Shortstraw is without a doubt one of the most popular bands in South Africa. They’re an effervescent band made up by a group of fun-loving and gregarious guys whose sole goal is to create music that gets feet moving, and smiles on people’s faces. Their previous two albums spawned countless infectious indie-pop anthems and several songs that went on to dominate local radio charts. This conjured up cynical rumblings from the elitist hipster society of Cape Town that hates it when South African indie bands get mainstream attention. Discontent whispers and rudely muttered accusations of their music sounding the same are spat into their chai lattes and local micro-brewed coffees. Alas, much to their distaste, their complaints fell on deaf ears as Shortstraw skyrocketed to local fame. However, perhaps the complaints of the disenfranchised hipsters where in fact heard by the band.
With their new album, Youthless, Shortstraw has opted to break away from creating nonsensical and whimsical indie-pop anthems. They have embarked down a path of musical maturity as they play around with a sound that is reminiscent of the days when pop punk bands like Good Charlotte and Sum 41 made South Africa their stomping ground in the mid-2000s. There was a time when every 13 year old knew the words to “Fat Lip” and these same bands were capable of hitting South African shores and selling out shows. Those days are long gone, and 13 year olds now know the lyrics to “Anaconda” and “Steal My Girl”.
Seeing as Youthless is a coming-of-age album all about growing up, it is only fit that Shortstraw has decided to resurrect the old school pop punk sound that dominated most of their childhood. The catchy hooks and four chord riffs are combined with a gritty, yet whimsical indie rock sound – there are some things that Shortstraw has to keep the same. The end result is 15 well-produced songs that may scream of maturity, but will don a cheeky smile and commit some sly prank while you’re distracted by the needling Arctic Monkeys styled guitar work on lead single “Heaps Keen” or the jazzy saxophone pieces that undercut “House” – giving it that odd sexy quality that saxophone gives to all songs. The sound of the album is incredibly haphazard as they leap from one influence to another, with influences ranging from Vampire Weekend to Taking Back Sunday.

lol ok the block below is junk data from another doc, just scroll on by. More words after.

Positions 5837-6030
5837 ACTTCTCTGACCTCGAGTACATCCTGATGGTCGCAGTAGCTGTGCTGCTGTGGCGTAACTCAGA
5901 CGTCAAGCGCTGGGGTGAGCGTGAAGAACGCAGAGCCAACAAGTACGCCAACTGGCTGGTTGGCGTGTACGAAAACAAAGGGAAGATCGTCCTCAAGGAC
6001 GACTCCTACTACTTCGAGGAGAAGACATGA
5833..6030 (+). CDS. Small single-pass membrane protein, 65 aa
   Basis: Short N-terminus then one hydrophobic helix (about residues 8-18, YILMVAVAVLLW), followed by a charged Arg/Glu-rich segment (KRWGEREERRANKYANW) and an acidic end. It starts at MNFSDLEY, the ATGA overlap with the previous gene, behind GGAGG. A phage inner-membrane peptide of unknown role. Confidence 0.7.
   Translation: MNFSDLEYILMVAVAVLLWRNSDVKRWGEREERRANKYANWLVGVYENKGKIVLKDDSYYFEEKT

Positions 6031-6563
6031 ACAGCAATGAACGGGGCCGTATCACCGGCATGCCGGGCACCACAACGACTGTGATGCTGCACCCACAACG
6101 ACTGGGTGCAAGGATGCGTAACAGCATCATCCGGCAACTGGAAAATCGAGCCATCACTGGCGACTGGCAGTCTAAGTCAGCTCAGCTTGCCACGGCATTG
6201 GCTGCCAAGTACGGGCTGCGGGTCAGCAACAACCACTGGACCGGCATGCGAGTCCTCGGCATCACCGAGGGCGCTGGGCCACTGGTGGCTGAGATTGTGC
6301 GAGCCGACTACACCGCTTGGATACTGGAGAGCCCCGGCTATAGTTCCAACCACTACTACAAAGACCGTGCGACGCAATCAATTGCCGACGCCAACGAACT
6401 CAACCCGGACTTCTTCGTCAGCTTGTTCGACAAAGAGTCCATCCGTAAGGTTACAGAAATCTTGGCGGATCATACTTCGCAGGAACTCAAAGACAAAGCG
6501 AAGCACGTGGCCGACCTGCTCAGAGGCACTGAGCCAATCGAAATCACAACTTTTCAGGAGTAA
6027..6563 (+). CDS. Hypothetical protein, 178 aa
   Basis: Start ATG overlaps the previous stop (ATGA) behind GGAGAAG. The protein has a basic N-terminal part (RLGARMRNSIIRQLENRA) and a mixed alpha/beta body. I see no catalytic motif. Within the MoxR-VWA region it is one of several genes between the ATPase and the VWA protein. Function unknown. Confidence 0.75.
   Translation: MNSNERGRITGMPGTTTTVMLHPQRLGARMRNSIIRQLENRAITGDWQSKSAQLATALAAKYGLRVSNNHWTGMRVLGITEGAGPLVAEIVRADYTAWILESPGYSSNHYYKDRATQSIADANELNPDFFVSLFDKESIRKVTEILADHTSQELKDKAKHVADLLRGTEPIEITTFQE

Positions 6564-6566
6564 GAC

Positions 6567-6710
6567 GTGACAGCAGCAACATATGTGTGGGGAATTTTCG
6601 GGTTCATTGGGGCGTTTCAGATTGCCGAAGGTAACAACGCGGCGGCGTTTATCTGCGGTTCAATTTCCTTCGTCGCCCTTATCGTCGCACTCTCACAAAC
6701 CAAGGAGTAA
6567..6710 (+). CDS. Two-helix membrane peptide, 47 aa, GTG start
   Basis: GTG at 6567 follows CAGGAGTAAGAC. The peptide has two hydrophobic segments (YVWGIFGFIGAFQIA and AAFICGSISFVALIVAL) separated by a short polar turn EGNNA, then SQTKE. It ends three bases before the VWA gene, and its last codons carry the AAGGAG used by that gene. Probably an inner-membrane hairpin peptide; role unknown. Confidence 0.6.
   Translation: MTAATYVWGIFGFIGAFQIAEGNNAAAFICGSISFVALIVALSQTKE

While you marvel at how vastly different Youthless sounds to previous albums, Shortstraw will hit you with a handful of songs that prove that they’re still capable of pulling off all their old tricks. Songs like “OMG” and “Say Anything” – with its 80s romantic comedy refrences – are tightly-wound indie rock anthems that were developed for the sole purpose of catchy choruses and putting large smiles on people’s faces. Shortstraw shows their true talent for creating nonsense-filled songs with the late 90s pop-punk riot mixed with the lethargic energy of The White Stripes that is “High School” – a song that is a throwback to life at high school for the socially awkward and the not-so academically gifted.
With the South African music year opening with an astounding release like Youthless – one can only hope that the rest of the year lives up to the standard that Shortstraw just set. South Africa may be far from being on the same rank has the UK or USA, but bands like Shortstraw constantly restore my faith in the capacity for South African music being able to rival the major pop artists that major labels import to South Africa.